I'm hoping you or someone on the forum can help me with this question. We live in central OK and we have a lot of Eastern Red Cedar on our property. There is an ideal area through the middle of our property where I would like to put a food forest but my concern is the cedar. This part of our property has a lot of cedar and oak. We would like to remove most if not all of the cedars partly because of the fire hazard they pose during droughts but also because they are allopathic. My question is, when we begin to remove the cedars how long do we need to wait before planting new trees or should we go ahead and begin planting? Could we start planting some things now before we start removing trees or will the cedars inhibit other plant growth? I know cedars should not be used in Hugel Kultur beds but if they have been aged would be they safe to use? We don't want to waste the wood and would like to find a use for much of it. Thanks for your help!
Rianna--Thanks for teaching me something--I didn't know ERC was allelopathic! The USDA website confirms that, btw.
Allelopathic chemicals vary, as far as I know, and take varying lengths of time to break down. I have little data on this. I know with Juglans species it can take several years, as the roots give off the chemicals as they decompose. ERC is probably the same in that regard, but I'd imagine the roots might break down faster than walnuts because walnuts get so much bigger.
You will have to do the basic scientific literature review to see what scientists have worked out in answer to your questions, I am afraid. I'm interested in those answers, too, but do not have time to spare to go online through my local University computers to do that research. I hereby deputize you to do that research and let the rest of us know! If you want to. You may as well, it will help you design much more effectively, and you may find a list of species compatible with ERC along the way, like the one Eric put together for our book for the Juglans.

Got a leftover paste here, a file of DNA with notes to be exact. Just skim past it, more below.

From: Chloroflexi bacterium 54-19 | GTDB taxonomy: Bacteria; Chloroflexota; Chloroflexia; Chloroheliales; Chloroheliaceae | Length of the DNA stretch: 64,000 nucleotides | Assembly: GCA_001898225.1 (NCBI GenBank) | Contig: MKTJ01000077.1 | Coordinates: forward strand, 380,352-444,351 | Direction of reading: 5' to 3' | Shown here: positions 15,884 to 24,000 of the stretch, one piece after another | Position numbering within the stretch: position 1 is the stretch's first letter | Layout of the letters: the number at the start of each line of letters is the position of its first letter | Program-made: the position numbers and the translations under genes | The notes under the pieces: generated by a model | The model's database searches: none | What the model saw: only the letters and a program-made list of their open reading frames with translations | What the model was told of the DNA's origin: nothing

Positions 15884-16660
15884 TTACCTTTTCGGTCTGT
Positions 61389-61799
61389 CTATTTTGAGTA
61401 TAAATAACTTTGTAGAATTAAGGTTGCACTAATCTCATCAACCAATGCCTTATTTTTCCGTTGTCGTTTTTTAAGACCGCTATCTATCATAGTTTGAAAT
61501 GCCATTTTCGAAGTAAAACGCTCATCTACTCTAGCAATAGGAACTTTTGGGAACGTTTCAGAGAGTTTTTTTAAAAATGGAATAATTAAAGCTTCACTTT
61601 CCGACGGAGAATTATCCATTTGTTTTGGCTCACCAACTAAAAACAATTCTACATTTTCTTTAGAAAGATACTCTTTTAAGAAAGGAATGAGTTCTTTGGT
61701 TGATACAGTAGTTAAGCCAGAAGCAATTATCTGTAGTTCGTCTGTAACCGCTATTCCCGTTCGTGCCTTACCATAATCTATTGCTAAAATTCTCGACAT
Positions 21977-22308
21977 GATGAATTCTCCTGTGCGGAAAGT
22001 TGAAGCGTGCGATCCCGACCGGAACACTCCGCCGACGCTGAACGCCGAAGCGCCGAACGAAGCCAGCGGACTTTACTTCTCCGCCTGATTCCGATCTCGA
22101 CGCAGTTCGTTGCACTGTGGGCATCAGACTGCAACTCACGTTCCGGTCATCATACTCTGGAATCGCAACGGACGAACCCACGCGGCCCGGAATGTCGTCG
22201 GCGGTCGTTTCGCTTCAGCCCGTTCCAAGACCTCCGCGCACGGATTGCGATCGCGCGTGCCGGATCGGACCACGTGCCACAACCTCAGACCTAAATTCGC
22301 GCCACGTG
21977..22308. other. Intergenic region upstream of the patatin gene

You can also just try various things in different areas and see what happens! If you observe the natural habitats the ERC grows in and see what species are growing in their root zone, that will give you indications of what may tolerate the chemicals, and you can use that as a basis for design, at least in the beginning. I would also try the Fire Effects Information System website, an awesome awesome resource to see if they have good info on this--that website is one of the best around for the species they have in it, which are relatively few, but boy do they do a good job summarizing all kinds of sci lit on the species they cover. http://www.fs.fed.us/database/feis/index.html Check it out!
Your questions are an indicator of how much we have to learn and how we are all at the very infancy of doing this kind of ecosystem design . . . I hope you feel willing and ready to take the bull by the horns and jump in, cuz we need lots of folks to do just that and share the learnings!
Whoa, thanks for that link Dave, I can easily see myself going down the rabbit hole there! Thanks for your time here this week, learned a lot.
posted 6 years ago
You're welcome Bill. And by the way, ERC makes pretty darn good fence posts! They last a reasonably long time in the ground. A very good use for them I'd say.
posted 6 years ago
Thanks for the link Dave! Hopefully that will help to point me in the right direction. I get the feeling I will become good friends with the university libraries! Interest in Permaculture has grown here in Oklahoma but like you said, there is still so much to learn and of course you can't know everything about the intricacies of each location. The ERC has become so prolific here that some of our state legislators want to take steps to help eradicate it or at least get it under better control. With the drought the last couple of years they have become a high fire danger.